I’m standing inside a converted military structure in Madrid, at Idea Camp 2017. These past three days, projects from Europe, the Middle East, and North Africa have been presented and redefined.
It’s been an intense time, especially for the fifty project owners, who have been stretched thin between participating in workshops, working on their own processes, and supporting one another. Those of us who have been leading the work are struggling somewhat too, after planning communications strategies with Lebanese theatre groups one moment, and then discussing the consequences of Brexit for community housing in Britain the next. I know that what will stick in my memory won’t be the actual projects themselves, it will be the sheer number of initiatives and people who want to make, if not the world, then at least a small part of their city, a better place. That’s the most significant thing I’ve learned from being involved in Subtopia’s work with the Connected Action for the Commons programme these last three years. There are lots of people out there, working to make the world a better place, but most of them act on a smaller scale, close to their users.
Because while European politicians are busy rolling back fifty years of humanist progress at a frightening pace, the opposite is happening in the neighbourhoods and courtyards of Europe. There are innumerable social projects in progress, beyond the reach of the European Commission and the political lotteries: village theatre projects, community gardens in Swedish courtyards, and cooking collectives in Zagreb. It’s difficult to place all these initiatives in a macro-political context in a way that makes sense, both because of their diversity and because of how they are geographically distributed. But there is an incredible number of these projects, and they are going on everywhere. A neighbourhood in Chisinau, Moldova, is building its own park, a Belgian circus collective is moving to the Spanish countryside to meet new people (and skilled welders), and in Liverpool, environmental activists and graffiti artists have come together to clean up the city’s air. Like I said, it’s happening everywhere. These initiatives are the products of a shared political and cultural climate, but the solutions they produce are local, their work is local, and their commitment is local – we’re witnessing the birth of a new civil society, one that has no place for spokespeople or policy specialists. The task of improving the world seems to begin right outside our doors, just a few steps away.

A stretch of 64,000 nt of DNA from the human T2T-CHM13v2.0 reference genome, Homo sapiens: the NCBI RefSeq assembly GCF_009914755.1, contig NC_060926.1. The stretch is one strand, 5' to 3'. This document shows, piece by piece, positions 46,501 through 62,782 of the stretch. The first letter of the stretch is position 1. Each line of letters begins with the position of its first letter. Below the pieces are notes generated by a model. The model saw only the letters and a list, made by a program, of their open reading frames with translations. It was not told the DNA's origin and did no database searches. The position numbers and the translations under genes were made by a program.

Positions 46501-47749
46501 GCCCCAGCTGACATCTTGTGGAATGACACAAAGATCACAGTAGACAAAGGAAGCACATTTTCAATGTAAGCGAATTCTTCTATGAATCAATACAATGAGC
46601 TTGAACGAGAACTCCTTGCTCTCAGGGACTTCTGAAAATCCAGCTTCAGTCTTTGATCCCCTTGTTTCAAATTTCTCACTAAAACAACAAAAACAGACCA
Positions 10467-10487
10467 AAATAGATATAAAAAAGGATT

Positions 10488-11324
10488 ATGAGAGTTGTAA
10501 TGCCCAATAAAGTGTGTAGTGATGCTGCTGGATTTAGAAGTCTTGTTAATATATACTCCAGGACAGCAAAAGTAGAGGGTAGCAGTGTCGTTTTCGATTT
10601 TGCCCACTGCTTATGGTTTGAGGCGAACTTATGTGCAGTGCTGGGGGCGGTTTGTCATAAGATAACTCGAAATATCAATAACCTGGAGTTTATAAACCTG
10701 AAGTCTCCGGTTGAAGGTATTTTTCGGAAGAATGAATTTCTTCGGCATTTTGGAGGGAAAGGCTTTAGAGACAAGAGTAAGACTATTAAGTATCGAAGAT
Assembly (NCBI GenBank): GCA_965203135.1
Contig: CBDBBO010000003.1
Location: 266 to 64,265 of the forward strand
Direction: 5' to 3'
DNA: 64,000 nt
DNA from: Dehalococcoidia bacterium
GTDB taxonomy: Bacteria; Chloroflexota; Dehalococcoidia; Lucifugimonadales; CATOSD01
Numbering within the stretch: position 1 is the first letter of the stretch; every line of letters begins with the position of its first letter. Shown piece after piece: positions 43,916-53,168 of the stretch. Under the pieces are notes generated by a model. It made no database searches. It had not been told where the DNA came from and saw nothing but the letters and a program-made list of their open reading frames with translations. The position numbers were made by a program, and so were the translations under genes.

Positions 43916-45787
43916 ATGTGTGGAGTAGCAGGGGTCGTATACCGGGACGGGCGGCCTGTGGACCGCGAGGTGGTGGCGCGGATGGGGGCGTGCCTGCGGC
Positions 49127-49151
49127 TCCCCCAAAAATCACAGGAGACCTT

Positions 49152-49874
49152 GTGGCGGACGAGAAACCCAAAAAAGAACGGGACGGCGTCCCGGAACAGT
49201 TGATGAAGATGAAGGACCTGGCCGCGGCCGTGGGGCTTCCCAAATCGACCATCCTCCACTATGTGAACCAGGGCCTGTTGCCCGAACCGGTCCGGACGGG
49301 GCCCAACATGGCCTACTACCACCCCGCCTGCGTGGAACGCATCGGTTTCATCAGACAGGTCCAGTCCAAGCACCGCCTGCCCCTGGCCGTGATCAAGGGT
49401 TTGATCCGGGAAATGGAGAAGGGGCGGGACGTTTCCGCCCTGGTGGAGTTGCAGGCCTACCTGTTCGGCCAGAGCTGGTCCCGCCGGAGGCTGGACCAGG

Of course, the small-scale nature of these projects can be questioned. In many ways, their extreme local focus is their greatest strength, but it is also a distinct weakness. We need to understand them both as individual initiatives, and as thousands, or tens of thousands, of efforts being undertaken by a multi-faceted movement. A movement that has no manifestos, no headquarters, and no artistic leaders. And even though this movement is hard to define in standard copywriting terms, there are a number of common denominators that all of these projects share.
Little, if any, ideological difference is made between social and artistic work. The projects are subversive, and the core of the movement consists of equal parts academics, artists, and activists. To be more specific: Almost all the people I’ve met these last few years identify as activists, and their work is highly subversive. But it is so in the sense that it solves problems that the public sector has not sufficiently addressed, and not necessarily in the traditional sense of being in opposition with the powers that be. That is to say, it’s more a case of soup kitchens and free internet than one of barricades and Bengal torches.
The end of the world is nigh, at least if we are to trust the views often expressed in contemporary political debate, but I am seeing another reality much more clearly: Europe is a sea of good ideas.